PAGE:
Red Medicine certainly had the pedigree and concept to generate plenty of interest, with Chef Jordan Kahn in the kitchen and a menu that reads like a next-gen Slanted Door. My first dinner there included a refined papaya salad, sweetbread curry, “large format brisket” and a trio of intricate desserts, but I derived my favorite bites from the bar-only Banh Mi ($12).
While plating can be intricate at Red Medicine, there’s nothing precious about this sandwich. It’s about a foot-long and packed with a lot of the traditional banh mi accoutrements, including crunchy cucumbers and acid-licked pickled carrots. Fillings include a slab of juicy, crisp-crusted pork belly and a judicious amount of rich and creamy country pate. The sandwich also got some punch from cilantro stems and jalapeños, and sweetness from Japanese Kewpie mayo.
One of the primary factors that helps to set this sandwich apart from the field is their bread. Fellow Thomas Keller acolyte Rory Herrmann of nearby Bouchon green-lit baguette production for Red Medicine. This bread that has some welcome outside bite, but plenty of give within.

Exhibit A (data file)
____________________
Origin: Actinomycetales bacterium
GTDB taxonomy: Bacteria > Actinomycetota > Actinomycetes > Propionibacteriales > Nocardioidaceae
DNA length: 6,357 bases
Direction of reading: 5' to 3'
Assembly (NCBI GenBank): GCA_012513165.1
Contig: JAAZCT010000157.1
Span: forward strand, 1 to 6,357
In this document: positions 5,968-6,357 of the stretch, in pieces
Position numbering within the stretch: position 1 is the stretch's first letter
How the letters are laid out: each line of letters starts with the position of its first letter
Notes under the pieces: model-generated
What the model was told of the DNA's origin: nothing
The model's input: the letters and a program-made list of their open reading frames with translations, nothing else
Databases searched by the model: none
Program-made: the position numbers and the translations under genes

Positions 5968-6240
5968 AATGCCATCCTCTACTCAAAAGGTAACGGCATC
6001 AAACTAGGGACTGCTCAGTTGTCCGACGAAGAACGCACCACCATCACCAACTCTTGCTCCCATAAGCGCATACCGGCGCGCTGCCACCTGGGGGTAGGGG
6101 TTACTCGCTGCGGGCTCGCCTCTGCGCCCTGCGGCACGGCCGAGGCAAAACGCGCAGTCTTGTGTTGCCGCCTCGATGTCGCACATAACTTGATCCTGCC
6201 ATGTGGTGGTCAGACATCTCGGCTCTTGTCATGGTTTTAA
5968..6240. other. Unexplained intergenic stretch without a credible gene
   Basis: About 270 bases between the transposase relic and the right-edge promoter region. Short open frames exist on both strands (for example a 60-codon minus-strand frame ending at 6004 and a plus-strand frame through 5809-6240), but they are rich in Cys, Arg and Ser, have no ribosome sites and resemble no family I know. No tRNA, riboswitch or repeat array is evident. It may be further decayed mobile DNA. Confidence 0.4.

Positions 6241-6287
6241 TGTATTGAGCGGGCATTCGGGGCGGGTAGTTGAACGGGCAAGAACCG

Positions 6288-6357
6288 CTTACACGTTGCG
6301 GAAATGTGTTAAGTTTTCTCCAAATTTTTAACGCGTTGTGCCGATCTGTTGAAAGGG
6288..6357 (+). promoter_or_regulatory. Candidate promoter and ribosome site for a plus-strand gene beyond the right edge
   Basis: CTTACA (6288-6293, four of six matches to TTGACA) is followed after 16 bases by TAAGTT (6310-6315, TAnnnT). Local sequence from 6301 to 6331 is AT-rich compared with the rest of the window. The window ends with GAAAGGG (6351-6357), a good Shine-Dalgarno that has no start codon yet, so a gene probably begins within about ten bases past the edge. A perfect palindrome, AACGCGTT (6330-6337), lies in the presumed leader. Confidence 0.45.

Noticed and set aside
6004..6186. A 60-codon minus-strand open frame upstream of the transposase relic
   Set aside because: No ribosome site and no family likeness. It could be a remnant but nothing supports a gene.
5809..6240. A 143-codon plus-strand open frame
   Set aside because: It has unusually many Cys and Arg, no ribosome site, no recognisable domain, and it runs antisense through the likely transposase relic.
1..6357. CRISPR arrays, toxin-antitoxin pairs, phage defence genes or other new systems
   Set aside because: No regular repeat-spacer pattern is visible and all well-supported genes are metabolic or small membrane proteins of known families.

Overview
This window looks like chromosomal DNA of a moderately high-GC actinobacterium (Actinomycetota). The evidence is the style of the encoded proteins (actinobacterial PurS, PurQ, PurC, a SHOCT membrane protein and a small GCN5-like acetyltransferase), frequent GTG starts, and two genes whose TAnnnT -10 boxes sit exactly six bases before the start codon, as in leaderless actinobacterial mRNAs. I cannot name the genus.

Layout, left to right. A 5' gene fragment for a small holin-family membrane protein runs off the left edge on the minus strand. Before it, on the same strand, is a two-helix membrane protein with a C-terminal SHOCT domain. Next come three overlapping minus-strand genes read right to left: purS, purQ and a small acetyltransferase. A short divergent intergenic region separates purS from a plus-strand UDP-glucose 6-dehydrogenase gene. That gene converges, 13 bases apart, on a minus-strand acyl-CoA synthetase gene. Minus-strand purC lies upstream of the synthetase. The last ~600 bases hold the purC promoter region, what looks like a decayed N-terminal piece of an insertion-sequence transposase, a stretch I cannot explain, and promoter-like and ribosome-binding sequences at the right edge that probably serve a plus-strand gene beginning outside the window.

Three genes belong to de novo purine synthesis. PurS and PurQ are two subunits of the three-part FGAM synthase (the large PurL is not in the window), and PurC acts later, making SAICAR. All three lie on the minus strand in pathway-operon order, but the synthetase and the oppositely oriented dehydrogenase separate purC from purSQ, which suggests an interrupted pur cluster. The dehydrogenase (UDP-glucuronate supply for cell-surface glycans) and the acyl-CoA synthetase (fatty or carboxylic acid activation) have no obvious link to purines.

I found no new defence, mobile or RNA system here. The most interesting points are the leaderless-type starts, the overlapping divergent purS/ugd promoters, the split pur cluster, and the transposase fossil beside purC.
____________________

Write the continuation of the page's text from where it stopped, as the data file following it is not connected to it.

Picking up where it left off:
A lot of customers will probably scoff at the notion of a $12 banh mi, and it’s indeed pricey, but not for Beverly Hills, and not considering the quality (and distance from rivals in Little Saigon or the San Gabriel Valley). Red Medicine is on the verge of debuting lunch service, where they’ll offer six different banh mi, which should be a boon to the Beverly Hills lunch crowd.
Dose of Vitamin P spotlights my favorite pork dish from the previous week.